The calibrated model simulates the geographic distribution of hydraulic head over the 5,000 ft range measured in the basin, with a median absolute residual of about 53 ft. Temporal variations in head resulting from climate cycles, pumping, and canal leakage are well simulated over the model area. Simulated daily streamflow matches gaged flows or calculated naturalized flows for streams including the Crooked and Metolius Rivers, and lower parts of the mainstem Deschutes River. Seasonal patterns of runoff are less well fit in some upper basin streams. Annual water balances of streamflow are good over most of the model domain. Model fit and overall capabilities are appropriate for the objectives of the project.

The integrated model results confirm findings from other studies and models indicating that most streamflow in the upper Deschutes Basin comes directly from groundwater discharge. The integrated model provides additional insights about the components of streamflow including direct groundwater discharge to streams, interflow, groundwater discharge to the land surface (Dunnian flow), and direct runoff (Hortonian flow). The new model provides improved capability for exploring the timing and distribution of 

streamflow capture by wells, and the hydrologic response to changes in other external stresses such as canal operation, irrigation, and drought. Because the model uses basic meteorological data as the primary input; and simulates surface energy and moisture balances, groundwater recharge and flow, and all components of streamflow; it is well suited for exploring the hydrologic response to climate change, although no such simulations are included in this report.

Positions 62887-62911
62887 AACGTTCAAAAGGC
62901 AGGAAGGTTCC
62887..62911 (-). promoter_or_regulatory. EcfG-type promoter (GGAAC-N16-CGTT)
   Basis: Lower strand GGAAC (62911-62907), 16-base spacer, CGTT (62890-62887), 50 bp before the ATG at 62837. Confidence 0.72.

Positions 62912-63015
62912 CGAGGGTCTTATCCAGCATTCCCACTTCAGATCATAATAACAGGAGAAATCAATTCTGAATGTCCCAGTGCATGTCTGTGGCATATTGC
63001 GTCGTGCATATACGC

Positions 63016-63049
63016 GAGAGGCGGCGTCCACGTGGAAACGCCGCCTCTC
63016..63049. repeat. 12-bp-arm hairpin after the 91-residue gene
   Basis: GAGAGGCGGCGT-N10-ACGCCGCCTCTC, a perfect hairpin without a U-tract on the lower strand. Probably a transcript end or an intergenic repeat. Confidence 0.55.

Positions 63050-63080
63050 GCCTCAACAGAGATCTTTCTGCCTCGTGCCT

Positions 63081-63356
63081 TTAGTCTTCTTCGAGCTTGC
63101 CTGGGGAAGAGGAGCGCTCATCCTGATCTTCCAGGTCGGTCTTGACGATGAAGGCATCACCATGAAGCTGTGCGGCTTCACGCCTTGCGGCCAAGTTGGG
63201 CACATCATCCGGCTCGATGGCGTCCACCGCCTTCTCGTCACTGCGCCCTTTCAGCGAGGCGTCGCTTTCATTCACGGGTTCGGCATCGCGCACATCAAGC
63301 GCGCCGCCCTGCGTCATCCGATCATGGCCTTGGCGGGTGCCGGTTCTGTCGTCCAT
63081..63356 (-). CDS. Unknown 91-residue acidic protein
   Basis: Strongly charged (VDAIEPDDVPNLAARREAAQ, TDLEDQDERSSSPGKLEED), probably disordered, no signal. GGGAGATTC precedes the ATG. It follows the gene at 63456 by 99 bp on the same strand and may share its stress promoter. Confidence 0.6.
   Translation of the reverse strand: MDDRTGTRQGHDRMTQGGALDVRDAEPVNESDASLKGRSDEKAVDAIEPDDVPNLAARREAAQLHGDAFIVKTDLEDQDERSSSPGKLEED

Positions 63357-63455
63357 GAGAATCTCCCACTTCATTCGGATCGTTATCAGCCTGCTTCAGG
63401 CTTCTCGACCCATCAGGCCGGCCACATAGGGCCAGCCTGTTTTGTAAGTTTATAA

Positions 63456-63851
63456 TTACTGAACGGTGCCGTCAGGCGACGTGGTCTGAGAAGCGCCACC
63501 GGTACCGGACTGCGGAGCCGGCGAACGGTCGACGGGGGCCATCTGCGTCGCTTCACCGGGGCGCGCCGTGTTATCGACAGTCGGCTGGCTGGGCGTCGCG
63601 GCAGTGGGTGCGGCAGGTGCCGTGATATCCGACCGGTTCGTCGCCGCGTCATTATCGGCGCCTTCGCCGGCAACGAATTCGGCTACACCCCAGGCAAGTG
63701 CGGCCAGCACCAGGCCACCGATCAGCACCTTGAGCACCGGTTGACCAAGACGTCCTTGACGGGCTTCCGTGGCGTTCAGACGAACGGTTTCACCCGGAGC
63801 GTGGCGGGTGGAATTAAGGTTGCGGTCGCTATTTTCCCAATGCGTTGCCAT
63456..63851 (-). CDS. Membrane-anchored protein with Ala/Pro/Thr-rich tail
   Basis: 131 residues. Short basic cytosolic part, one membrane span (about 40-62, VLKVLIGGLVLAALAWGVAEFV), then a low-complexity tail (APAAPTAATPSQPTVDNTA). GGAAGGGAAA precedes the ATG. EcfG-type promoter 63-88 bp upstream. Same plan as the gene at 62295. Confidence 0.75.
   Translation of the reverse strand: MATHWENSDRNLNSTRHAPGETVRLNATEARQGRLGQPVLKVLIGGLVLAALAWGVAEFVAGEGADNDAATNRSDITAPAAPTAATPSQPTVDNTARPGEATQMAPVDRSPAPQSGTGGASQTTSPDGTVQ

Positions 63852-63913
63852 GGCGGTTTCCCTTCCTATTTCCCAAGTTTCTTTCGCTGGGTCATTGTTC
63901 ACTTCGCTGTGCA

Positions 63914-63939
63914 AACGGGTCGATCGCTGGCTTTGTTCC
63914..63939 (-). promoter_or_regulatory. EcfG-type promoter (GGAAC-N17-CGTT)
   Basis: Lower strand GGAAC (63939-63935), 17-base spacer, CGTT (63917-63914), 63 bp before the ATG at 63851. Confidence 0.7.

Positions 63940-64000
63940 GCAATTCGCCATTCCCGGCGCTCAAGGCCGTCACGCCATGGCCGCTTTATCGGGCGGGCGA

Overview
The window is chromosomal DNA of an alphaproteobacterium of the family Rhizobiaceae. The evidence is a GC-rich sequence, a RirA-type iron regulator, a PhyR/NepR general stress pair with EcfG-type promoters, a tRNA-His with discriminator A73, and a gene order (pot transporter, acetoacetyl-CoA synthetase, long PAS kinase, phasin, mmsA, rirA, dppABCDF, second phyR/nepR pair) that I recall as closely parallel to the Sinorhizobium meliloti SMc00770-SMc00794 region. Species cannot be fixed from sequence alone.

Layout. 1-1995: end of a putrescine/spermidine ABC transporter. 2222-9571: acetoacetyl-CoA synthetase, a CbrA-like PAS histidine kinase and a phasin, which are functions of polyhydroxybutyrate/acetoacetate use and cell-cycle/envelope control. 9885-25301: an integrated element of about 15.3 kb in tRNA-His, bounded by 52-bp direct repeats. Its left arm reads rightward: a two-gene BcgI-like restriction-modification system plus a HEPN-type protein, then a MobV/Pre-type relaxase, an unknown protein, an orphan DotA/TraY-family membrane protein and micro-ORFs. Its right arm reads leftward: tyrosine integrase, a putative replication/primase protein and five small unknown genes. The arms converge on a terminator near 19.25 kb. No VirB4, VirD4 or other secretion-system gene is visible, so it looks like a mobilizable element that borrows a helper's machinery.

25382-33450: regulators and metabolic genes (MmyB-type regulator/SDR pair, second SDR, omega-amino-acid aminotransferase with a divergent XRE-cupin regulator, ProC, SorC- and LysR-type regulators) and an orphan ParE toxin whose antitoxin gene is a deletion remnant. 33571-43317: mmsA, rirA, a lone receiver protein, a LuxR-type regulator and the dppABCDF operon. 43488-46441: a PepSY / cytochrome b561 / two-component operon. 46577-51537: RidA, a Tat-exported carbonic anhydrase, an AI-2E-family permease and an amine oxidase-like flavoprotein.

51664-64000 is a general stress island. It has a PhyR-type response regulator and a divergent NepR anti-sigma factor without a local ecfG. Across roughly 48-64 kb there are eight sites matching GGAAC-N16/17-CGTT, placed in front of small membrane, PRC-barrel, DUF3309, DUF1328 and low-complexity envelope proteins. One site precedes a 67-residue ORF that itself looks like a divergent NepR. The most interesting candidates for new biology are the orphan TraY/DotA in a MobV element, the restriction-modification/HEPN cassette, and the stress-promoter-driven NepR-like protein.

The model was developed as a tool for future application; however, example simulations are provided in this report. In the example simulations, the model is used to explore the influence of well location and geologic structure on stream capture by pumping wells. Wells were simulated at three locations within a 12-mi area close to known groundwater discharge areas and crossed by a regional fault zone. Simulations indicate that the magnitude and timing of stream capture from pumping is largely controlled by the geographic location of the wells, but that faults can have a large influence on the propagation of pumping stresses.

Publication Year 2017
Title Simulation of groundwater and surface-water flow in the upper Deschutes Basin, Oregon
DOI 10.3133/sir20175097
Authors Marshall W. Gannett, Kenneth E. Lite, John C. Risley, Esther M. Pischel, Jonathan L. La Marche
Publication Type Report
Publication Subtype USGS Numbered Series
Series Title Scientific Investigations Report
Series Number 2017-5097
Index ID sir20175097
Record Source USGS Publications Warehouse
USGS Organization Oregon Water Science Center